04 May Chronic Skin Conditions: Eczema, Psoriasis, Rosacea and Acne
Eczema, psoriasis, rosacea and acne are chronic, nagging skin problems that don’t go away. They can, however, be managed with excellent results. Medications and lifestyle changes can work together to get chronic skin problems under control.
Eczema affects about 10% to 20% of infants, and about 3% of adults and children in the U.S. Most infants who develop the condition will outgrow it. Eczema is a term for a group of medical conditions that cause the skin to become inflamed or irritated. The most common type of eczema is known as atopic dermatitis or atopic eczema. What atopic refers to is a group of diseases that has an inherited tendency to develop other allergic conditions, such as asthma and hay fever.
The symptoms of eczema almost always involve itching. Sometimes the itching will start before the rash appears, but when it does, the rash most commonly appears on the face, back of the knees, wrists, hands, or feet. It may also affect other areas as well. Affected areas usually appear very dry, thickened, or scaly.
Psoriasis usually starts as small, red bumps, which grow bigger and form silvery scales. The skin appears thick but may bleed easily if you pick or rub off the scales.
Rashes may itch, and skin may become cracked and painful. Nails may form pits, thicken, crack and become loose.
Unfortunately, no one knows the exact cause of psoriasis. Some experts believe that it’s a combination of things. Perhaps something went wrong with the immune system causing inflammation and triggering new skin cells to form too quickly. Normally, skin cells are replaced every 10 to 30 days. With psoriasis, new cells grow every 3 to 4 days. The buildup of old cells being replaced by new ones creates the silver scales.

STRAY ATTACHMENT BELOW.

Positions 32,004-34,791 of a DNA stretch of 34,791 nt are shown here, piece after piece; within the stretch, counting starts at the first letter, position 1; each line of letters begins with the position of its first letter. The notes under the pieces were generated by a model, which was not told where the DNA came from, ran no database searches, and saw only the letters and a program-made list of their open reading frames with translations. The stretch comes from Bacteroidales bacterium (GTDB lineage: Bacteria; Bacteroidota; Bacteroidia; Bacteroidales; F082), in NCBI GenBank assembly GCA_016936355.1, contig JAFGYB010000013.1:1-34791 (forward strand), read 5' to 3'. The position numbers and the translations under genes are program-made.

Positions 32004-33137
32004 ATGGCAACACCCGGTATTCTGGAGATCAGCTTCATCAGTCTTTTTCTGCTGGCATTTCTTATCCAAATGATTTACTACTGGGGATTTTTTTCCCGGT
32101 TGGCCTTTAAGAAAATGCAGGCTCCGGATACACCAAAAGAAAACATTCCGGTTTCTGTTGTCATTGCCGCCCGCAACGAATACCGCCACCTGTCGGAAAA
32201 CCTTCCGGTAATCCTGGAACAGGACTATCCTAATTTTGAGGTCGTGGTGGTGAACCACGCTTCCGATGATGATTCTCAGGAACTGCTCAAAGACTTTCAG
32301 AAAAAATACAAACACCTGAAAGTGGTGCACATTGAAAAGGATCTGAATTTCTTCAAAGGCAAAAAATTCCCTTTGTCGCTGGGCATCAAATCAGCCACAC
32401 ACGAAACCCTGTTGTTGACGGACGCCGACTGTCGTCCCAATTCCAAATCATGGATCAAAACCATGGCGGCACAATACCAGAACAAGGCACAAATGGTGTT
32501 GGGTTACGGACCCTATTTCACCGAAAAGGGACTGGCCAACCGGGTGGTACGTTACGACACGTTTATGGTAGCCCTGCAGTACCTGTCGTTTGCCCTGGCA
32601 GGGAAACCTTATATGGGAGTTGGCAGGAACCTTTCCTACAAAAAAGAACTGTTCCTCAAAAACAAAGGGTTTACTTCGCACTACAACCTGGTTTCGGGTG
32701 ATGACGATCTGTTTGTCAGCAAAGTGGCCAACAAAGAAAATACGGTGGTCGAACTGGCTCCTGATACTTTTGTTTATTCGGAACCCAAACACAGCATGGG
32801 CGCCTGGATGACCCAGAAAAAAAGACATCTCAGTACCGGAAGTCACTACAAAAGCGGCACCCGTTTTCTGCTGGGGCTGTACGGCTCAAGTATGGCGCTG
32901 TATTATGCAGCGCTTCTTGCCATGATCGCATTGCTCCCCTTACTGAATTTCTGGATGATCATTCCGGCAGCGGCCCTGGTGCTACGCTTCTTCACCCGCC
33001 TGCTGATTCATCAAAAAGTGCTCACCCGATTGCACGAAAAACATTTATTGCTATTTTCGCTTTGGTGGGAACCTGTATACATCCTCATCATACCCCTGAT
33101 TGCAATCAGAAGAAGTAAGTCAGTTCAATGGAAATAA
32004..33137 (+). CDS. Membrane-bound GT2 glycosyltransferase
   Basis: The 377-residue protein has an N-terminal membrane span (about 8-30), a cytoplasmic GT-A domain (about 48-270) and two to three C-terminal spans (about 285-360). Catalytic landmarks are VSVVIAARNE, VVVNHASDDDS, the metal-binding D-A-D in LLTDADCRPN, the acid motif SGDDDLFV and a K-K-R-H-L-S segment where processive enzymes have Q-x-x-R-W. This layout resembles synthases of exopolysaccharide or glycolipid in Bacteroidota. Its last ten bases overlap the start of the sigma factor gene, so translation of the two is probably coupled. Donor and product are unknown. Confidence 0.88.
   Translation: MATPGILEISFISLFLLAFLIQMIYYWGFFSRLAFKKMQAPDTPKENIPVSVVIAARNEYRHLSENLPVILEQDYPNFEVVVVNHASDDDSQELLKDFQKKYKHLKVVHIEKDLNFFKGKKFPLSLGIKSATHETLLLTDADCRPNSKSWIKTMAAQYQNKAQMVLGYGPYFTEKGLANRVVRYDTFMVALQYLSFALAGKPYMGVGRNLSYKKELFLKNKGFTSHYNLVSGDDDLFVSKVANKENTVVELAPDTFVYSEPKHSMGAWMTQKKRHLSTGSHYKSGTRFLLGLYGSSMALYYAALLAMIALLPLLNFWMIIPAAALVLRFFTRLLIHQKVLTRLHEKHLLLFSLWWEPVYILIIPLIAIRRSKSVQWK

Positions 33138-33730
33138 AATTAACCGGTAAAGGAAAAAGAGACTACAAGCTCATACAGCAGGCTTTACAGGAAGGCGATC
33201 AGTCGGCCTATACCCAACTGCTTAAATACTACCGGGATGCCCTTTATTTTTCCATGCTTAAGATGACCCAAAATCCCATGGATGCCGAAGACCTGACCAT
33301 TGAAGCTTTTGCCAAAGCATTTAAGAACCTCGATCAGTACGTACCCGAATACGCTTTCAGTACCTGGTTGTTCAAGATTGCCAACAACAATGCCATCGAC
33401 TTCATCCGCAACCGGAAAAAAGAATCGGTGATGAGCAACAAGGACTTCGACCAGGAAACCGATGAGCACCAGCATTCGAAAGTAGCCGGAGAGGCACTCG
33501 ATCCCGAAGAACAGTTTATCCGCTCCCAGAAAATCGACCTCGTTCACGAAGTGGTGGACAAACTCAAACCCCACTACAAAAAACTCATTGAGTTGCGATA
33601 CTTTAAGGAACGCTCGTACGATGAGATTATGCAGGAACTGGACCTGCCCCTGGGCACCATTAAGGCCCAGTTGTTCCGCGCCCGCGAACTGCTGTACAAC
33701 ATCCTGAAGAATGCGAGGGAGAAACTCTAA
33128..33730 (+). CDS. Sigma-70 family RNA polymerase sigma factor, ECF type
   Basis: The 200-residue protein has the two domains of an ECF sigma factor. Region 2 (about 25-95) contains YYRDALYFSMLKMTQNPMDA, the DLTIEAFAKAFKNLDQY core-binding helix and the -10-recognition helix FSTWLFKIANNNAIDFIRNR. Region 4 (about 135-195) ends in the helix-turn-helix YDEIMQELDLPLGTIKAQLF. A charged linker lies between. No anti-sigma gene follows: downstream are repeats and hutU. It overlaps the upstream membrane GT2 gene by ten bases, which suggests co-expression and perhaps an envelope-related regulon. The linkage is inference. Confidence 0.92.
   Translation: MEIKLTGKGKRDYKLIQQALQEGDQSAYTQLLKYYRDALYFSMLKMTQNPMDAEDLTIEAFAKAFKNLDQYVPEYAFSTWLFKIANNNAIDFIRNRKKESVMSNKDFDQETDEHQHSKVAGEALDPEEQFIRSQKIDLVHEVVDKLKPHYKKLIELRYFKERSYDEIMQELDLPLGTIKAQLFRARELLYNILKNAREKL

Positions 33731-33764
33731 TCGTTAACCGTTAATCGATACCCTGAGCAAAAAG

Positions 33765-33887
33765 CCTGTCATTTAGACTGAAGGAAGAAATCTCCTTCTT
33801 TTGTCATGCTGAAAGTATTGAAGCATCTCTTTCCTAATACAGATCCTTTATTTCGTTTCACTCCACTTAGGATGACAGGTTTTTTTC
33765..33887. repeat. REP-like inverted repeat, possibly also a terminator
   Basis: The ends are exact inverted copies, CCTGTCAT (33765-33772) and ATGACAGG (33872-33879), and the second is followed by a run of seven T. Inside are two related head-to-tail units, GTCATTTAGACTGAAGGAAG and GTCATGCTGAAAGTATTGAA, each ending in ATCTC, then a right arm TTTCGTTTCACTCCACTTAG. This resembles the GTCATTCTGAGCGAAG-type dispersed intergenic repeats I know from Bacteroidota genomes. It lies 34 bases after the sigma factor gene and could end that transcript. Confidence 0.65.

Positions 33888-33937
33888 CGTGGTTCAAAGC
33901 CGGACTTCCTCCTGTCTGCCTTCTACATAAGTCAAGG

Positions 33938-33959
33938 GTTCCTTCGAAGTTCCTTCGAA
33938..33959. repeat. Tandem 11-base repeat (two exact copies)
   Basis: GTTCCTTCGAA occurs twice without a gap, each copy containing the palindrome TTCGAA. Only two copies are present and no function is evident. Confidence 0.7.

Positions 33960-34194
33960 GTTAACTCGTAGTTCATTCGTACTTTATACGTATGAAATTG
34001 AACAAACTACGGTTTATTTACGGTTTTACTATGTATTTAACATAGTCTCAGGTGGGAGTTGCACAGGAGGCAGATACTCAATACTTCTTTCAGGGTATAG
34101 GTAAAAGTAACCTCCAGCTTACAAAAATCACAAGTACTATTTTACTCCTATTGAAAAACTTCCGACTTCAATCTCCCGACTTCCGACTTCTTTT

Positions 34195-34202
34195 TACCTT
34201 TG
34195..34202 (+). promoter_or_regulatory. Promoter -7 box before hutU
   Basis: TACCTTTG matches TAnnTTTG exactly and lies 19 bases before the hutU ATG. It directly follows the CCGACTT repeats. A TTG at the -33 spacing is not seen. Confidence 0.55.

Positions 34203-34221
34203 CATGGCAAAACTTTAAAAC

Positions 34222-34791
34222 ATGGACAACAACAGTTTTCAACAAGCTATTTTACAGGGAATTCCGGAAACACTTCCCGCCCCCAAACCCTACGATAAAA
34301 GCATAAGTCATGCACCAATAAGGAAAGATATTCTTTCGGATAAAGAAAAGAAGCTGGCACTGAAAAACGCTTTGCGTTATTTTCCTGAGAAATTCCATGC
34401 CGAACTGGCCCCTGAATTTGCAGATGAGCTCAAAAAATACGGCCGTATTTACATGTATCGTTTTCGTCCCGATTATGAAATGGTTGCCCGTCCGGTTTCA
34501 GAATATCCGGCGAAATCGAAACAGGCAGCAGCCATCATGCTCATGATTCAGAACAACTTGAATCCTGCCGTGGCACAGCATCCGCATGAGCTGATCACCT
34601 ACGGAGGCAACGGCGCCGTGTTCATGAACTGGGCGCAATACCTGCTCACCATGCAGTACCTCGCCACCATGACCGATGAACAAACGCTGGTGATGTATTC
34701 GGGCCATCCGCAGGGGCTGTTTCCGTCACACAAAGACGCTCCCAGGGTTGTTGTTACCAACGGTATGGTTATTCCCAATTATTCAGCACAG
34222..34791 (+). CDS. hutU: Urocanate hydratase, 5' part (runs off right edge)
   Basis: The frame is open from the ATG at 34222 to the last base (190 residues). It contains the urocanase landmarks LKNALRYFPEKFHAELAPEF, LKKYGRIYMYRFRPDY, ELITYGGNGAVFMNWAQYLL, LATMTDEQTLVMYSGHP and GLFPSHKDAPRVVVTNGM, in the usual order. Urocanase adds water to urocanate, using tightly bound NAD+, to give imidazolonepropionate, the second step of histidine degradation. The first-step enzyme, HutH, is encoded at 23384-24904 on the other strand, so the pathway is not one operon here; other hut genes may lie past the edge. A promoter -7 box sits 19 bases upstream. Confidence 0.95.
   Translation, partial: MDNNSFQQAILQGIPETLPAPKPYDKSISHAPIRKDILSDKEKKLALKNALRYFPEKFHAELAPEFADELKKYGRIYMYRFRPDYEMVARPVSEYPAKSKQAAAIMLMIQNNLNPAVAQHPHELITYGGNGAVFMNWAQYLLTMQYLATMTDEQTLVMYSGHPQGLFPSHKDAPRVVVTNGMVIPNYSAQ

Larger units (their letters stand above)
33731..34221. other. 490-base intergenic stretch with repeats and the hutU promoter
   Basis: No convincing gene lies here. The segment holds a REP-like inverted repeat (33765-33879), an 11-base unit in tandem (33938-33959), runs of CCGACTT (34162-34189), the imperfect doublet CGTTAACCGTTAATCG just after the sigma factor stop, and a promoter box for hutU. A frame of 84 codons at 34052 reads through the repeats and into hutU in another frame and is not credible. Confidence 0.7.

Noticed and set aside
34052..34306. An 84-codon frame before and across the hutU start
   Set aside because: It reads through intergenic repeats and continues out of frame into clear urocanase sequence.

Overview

Rosacea is a very common disorder that usually affects the skin on the face. It causes extreme redness on the nose, chin, cheeks, and forehead. Over time, the redness can intensify, taking on a ruddy appearance. It is also common that blood vessels may become visible.
In many cases, rosacea appears on the chest, back, or neck. It is possible that rosacea can affect the eyes, causing them to feel irritated and to appear bloodshot or watery. Rosacea can also cause people to develop solid red bumps and pus-filled pimples. The disorder can cause the nose to take on a bulbous, swollen appearance called rhinophyma.
Although acne remains mostly a curse of adolescence, it is a fact that about 20% of all cases occur in adults. Acne most commonly starts during puberty between the ages of 10 and 13 and tends to be worse for people who have oily skin. Teenage acne usually lasts for five to 10 years, normally going away during the early 20s. Acne occurs in both sexes, although teenage boys tend to have the most severe cases. Women are more likely than men to have mild to moderate forms into their 30s and beyond.
Contrary to popular belief, a bad diet, poor hygiene, or an uncontrolled sex drive does not cause acne. Simply stated, it is heredity and hormones that are behind most forms of acne. Swearing off chocolate or scrubbing your face ten times a day won’t change anything if you have a predisposition to this unsightly, sometimes painful, and often embarrassing skin problem.
Ask Scottsdale Dermatologists at Spectrum Dermatology
Perhaps you find yourself in the unfortunate situation of having to deal with one of these troublesome skin issues. You may be feeling “why me?” However, there is help, and there are many treatments available that can improve the symptoms and many times do away with them completely. For more information contact Spectrum Dermatology at (480) 948-8400. Our staff is experienced and successful in dealing with these difficult skin issues. We can help you find a way to improve your skin.